Two female farm workers at East New York Farms surveying layout - Outdoor classroom

 

Narrator: 

The NEA Foundation and AT&T have partnered with Project EATS, a program of the Active Citizens Project in New York City, which builds farms near school grounds enabling students and the community they live in to work with experienced farmers to grow, package and market their products as they acquire knowledge and skills.

 

Student #1: 

Working with the people at Project EATS, it’s like we’re a big family.

 

Student #2: 

Basically, you could say it came from the bottom and now we’re here.

 

Student #3: 

I just got hooked.

 

Student #4: 

I’m getting to like, be more independent.

 

Student #5: 

It was just a new experience. It was… it was fun.

 

Teacher: 

There are so many neighbourhoods across this country that don’t have access to fresh food. There’s land in these neighbourhoods, even if they’re on concrete [laughs], and that we could create farms, we could start to grow our own food in our own neighbourhoods.

 

Student #6: 

At Project EATS, we… we operate with this satellite farming model, where we have lots of parcels that together can create these hubs of production.

 

Student #2:

It was a completely empty lot full of trash, big old trash cans, and we turned it into something that was actually useful and helpful. And the fact that we can actually bring a community in together over food, and we can teach them as well, so it’s basically a whole bunch of good news.

 

Narrator: 

In addition to urban farming, Project EATS also does outreach programs in the schools to teach students the importance of sustainability. This also gives the program more exposure; therefore, more students become interested and involved.

 

Teacher: 

Our first school-wide project this spring, which I’m extremely happy about, was human energy hubs. And basically, what those are are stationary bikes that are attached to generators that, as someone pedals those bikes, they’re generating power that goes into the generators that then can power directly equipment or a tool; and in the case of the schools, we had it powering a blender, so students were making smoothies. And also, that energy can go straight in the batteries that can then be used to power tools and equipment on the farm.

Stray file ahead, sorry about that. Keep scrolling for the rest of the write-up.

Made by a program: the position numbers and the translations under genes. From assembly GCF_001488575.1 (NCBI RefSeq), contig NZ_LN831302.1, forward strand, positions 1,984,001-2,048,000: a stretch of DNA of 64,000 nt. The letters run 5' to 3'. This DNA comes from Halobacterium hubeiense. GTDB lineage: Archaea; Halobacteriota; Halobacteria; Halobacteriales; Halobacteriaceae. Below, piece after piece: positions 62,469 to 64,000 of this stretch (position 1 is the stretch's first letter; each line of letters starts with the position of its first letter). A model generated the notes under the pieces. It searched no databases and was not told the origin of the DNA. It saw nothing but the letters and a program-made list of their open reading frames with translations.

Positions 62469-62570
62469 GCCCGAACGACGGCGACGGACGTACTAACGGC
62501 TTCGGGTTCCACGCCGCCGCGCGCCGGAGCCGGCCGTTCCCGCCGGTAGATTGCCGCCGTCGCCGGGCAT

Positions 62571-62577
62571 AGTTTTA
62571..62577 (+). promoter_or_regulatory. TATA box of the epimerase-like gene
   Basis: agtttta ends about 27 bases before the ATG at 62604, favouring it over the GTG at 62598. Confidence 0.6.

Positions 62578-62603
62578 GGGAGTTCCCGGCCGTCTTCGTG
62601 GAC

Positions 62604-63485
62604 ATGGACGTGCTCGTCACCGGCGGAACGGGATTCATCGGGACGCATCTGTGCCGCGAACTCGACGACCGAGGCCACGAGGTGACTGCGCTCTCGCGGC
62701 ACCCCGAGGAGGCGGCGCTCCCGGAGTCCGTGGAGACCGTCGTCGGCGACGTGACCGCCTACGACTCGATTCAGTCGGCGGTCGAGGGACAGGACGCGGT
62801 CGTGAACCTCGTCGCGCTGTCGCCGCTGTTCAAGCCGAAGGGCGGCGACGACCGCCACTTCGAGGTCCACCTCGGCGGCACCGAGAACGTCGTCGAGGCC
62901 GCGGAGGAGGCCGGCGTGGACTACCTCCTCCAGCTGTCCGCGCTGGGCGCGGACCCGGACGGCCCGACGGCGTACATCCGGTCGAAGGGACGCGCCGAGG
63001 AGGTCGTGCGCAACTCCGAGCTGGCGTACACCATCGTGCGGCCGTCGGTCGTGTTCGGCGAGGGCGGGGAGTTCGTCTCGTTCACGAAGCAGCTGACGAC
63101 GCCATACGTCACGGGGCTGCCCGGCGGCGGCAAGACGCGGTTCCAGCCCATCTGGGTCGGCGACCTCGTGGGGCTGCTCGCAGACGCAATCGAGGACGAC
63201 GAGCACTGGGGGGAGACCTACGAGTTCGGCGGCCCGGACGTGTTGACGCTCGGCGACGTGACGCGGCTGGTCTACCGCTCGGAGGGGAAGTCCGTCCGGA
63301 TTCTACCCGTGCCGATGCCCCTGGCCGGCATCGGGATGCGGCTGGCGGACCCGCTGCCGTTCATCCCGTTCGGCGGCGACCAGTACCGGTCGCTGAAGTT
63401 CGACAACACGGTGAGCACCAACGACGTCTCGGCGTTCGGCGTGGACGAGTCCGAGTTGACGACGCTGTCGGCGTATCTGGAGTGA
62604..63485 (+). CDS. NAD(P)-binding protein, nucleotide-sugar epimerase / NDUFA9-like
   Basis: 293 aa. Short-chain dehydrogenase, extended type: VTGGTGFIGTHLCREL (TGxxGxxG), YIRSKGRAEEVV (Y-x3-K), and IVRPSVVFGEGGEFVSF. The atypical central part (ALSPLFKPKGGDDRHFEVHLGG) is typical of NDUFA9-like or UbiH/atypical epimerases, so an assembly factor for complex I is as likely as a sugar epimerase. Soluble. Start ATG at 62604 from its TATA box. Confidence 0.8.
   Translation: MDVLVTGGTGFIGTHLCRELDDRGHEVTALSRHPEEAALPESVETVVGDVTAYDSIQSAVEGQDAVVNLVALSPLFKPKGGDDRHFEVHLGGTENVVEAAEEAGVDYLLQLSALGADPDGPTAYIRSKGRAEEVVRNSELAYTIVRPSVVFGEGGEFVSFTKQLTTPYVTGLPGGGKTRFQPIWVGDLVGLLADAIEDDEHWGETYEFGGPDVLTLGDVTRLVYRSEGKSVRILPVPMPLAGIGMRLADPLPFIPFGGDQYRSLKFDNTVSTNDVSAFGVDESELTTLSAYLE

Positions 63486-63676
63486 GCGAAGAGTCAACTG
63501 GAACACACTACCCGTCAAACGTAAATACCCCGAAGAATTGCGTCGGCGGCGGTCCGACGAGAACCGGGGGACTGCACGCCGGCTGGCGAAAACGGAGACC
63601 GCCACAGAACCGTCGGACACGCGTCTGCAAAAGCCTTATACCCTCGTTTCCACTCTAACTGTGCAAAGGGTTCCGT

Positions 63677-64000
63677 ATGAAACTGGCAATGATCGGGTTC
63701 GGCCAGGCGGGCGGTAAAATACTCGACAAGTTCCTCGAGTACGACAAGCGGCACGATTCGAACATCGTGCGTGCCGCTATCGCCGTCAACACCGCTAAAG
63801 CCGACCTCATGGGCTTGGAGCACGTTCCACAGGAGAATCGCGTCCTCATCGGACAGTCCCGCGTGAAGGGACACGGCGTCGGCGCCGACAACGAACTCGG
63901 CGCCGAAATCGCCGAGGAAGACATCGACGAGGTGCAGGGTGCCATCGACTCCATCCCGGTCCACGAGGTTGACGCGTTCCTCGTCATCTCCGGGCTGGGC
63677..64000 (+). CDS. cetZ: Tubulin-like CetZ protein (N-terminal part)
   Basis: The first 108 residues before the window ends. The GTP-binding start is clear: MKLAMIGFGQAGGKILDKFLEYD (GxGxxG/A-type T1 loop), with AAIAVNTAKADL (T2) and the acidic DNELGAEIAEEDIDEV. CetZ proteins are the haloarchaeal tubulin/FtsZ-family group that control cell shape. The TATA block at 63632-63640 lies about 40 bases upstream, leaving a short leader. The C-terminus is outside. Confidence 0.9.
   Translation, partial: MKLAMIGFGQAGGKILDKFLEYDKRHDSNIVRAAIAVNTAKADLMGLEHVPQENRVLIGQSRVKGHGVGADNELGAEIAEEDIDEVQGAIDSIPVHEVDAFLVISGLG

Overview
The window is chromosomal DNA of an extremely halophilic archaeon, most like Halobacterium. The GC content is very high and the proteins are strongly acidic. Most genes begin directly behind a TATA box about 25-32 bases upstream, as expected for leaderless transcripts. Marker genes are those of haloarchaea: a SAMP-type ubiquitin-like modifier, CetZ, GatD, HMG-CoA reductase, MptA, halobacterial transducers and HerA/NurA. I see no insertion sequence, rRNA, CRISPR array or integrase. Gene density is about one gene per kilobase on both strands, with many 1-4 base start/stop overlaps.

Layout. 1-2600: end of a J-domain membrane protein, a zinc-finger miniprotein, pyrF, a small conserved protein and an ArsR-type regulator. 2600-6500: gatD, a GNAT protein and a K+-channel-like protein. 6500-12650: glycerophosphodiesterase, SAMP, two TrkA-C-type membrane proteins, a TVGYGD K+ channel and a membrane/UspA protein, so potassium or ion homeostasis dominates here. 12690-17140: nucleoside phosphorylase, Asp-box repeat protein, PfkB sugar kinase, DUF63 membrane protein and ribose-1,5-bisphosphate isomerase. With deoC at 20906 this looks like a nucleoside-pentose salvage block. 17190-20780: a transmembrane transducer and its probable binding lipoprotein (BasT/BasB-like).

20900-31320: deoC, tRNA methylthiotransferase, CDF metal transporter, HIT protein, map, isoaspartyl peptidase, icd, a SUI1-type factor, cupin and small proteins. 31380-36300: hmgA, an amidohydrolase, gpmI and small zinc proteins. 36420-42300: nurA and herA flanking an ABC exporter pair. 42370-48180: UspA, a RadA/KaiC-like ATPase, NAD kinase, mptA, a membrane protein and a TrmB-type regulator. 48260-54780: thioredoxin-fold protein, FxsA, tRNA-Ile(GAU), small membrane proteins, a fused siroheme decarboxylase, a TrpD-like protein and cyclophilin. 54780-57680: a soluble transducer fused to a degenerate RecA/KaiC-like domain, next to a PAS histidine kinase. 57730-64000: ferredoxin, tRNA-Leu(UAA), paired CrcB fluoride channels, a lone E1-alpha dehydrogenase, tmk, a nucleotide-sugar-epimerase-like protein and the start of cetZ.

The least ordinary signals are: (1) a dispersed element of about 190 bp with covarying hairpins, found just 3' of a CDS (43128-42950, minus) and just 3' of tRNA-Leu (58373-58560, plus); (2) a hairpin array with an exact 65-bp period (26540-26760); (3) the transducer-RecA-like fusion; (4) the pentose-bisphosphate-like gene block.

One of the great things about farming as an educational tool is that you really do cross a number of disciplines and areas of life. So not only are you growing food, not only are you learning the science, technology, and the nature of growing food and how it affects the environment… so all of that is encompassed in farming. You also have to sell the food to be able to buy seeds for next year.

 

Narrator: 

Another great learning experience are the student-operated farmer’s markets. Students must harvest what they have grown, set up the displays for sale, and sell the products. The markets also allow the students to bond with their neighbours, building stronger communities.

 

Student #7:

Today, we have our farmer’s market, and we are selling our organic, locally grown produce to the community, and we’re giving back to them, and they come and they help support us by buying all these wonderful vegetables.

 

First we go to our site on Amboy [street in neighbourhood of Brooklyn] and we harvest our vegetables, and then we come here and we wash everything, prep everything, bundle everything, set it up nice and presentable for the customers.

 

Student #2: 

What made me interested is the fact that when I get older and I live by myself, I’mma want to… I wanna grow my own food instead of going to a supermarket.

 

Student #3: 

My favourite part is harvesting [laughs]. It’s nice to see after all your hard work, and after taking so much time watering and weeding, you actually get to see baby plants grow into like, full adults; and then you harvest them, you can actually give it to people and sell it at market. And it’s just nice, it feels like, rewarding.

 

Farmer's market in neighbourhood of Brooklyn, New York City - Outdoor classroom

Teacher:

What’s amazing is the way the students naturally work together on everything we do, without us saying it’s important that you work togeth—you don’t have to say that. Students get so engaged in the work that they’re doing, and invested, and feel responsible for it, which is so key that they help each other.

 

To read about a student community gardening initiative in another U.S. state, visit Schoolyard Garden: Minnesota’s Straw Bale Garden Managed by Kids>>


video: neafoundation; image 1: U.S. Department of Agriculture; image 2: Jeremy Keith

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